Lai, Richard (2006): Inventory and the Stock Market.
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How does the stock market affect inventory decisions? The efficient markets view is that low stock price means poor fundamentals, a higher cost of capital, and lower inventory. Normatively, firms should obtain their cost of capital from an efficient markets model of stock prices. My study is motivated by the growing body of evidence that the stock market is not efficient and can temporarily mis-value firms. I report evidence that the market's behavioral component explains firms' inventory as much as its fundamentals component. I further test three possibilities for how the behavioral component works. The first is a financing channel. When the market over-values firms, firms can get cheaper financing and increase inventory. The second is dissipation. When the market mis-values firms, firms are less disciplined and let inventories rise. The third is catering. When the market discounts high-inventory firms, firms decrease inventory, and vice versa. I report evidence that weakly supports financing, rejects dissipation and strongly supports catering. The findings suggest that we need to find new ways of calculating the cost of capital for operations models. They could begin to form the basis of a more empirically accurate account of how inventory decisions are affected by financial markets.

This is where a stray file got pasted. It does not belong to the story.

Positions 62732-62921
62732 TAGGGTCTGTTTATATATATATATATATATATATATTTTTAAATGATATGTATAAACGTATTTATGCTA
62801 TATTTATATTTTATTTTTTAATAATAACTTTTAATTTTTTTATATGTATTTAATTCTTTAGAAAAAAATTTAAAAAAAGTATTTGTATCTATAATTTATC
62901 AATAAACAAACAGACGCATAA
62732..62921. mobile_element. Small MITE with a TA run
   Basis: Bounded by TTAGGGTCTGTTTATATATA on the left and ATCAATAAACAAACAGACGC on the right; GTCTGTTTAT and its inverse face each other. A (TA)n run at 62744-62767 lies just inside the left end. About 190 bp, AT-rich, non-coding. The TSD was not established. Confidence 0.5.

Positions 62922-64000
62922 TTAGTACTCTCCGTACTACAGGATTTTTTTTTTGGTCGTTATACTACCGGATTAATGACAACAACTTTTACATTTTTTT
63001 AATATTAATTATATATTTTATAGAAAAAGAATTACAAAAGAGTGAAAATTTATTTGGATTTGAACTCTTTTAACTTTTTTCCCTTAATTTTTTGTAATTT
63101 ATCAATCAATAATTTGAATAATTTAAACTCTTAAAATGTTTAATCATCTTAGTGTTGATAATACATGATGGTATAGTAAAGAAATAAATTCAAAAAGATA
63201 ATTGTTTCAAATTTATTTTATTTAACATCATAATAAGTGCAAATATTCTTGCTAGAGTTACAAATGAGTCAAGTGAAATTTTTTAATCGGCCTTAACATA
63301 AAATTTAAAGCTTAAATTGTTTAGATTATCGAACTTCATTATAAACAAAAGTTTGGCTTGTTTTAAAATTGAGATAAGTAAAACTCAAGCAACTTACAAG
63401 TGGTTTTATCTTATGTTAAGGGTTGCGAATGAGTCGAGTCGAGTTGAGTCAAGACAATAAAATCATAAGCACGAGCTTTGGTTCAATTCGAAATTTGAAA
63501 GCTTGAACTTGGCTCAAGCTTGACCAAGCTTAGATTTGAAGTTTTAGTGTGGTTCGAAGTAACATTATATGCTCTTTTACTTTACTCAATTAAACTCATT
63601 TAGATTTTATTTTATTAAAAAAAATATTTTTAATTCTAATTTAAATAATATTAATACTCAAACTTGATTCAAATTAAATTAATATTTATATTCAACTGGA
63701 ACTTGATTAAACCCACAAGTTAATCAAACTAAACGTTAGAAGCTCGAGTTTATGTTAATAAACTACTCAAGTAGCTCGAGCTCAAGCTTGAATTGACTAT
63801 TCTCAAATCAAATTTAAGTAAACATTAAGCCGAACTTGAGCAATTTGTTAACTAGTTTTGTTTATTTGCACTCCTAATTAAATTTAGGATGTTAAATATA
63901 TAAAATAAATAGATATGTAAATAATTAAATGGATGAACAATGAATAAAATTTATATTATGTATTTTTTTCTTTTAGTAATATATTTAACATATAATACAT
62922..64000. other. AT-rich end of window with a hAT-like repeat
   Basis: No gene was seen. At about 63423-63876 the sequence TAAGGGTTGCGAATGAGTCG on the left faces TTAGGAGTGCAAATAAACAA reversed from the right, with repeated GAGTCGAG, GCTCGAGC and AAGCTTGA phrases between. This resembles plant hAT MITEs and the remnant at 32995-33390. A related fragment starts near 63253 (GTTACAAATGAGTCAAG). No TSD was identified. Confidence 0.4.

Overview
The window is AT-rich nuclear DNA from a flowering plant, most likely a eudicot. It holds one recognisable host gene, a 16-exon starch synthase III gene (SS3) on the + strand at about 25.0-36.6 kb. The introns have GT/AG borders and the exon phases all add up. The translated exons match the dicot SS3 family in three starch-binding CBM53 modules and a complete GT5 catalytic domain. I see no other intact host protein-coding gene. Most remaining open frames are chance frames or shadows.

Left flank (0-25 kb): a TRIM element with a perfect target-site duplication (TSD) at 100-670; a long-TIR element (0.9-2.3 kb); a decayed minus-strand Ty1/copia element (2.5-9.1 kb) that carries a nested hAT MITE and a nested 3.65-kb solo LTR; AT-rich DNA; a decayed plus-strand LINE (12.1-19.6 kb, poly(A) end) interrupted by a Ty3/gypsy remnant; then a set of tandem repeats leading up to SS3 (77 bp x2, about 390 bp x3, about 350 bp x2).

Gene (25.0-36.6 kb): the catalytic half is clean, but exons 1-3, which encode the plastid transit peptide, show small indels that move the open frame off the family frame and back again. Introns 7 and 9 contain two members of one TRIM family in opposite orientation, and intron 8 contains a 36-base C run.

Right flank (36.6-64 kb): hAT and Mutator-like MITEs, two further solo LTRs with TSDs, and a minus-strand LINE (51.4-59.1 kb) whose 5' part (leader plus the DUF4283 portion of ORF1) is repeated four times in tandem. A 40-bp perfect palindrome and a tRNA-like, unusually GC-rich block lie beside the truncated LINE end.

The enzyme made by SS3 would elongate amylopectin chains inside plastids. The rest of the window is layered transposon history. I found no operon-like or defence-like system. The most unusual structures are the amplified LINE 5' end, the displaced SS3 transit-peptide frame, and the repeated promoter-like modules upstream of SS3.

|Item Type:||MPRA Paper|
|Institution:||Harvard Business School|
|Original Title:||Inventory and the Stock Market|
|Keywords:||inventory; stock market; sentiment; operations management|
|Subjects:||L - Industrial Organization > L2 - Firm Objectives, Organization, and Behavior > L23 - Organization of Production
M - Business Administration and Business Economics; Marketing; Accounting > M1 - Business Administration > M11 - Production Management
G - Financial Economics > G3 - Corporate Finance and Governance
|Depositing User:||Richard Lai|
|Date Deposited:||07. Sep 2007|
|Last Modified:||01. Mar 2013 19:01|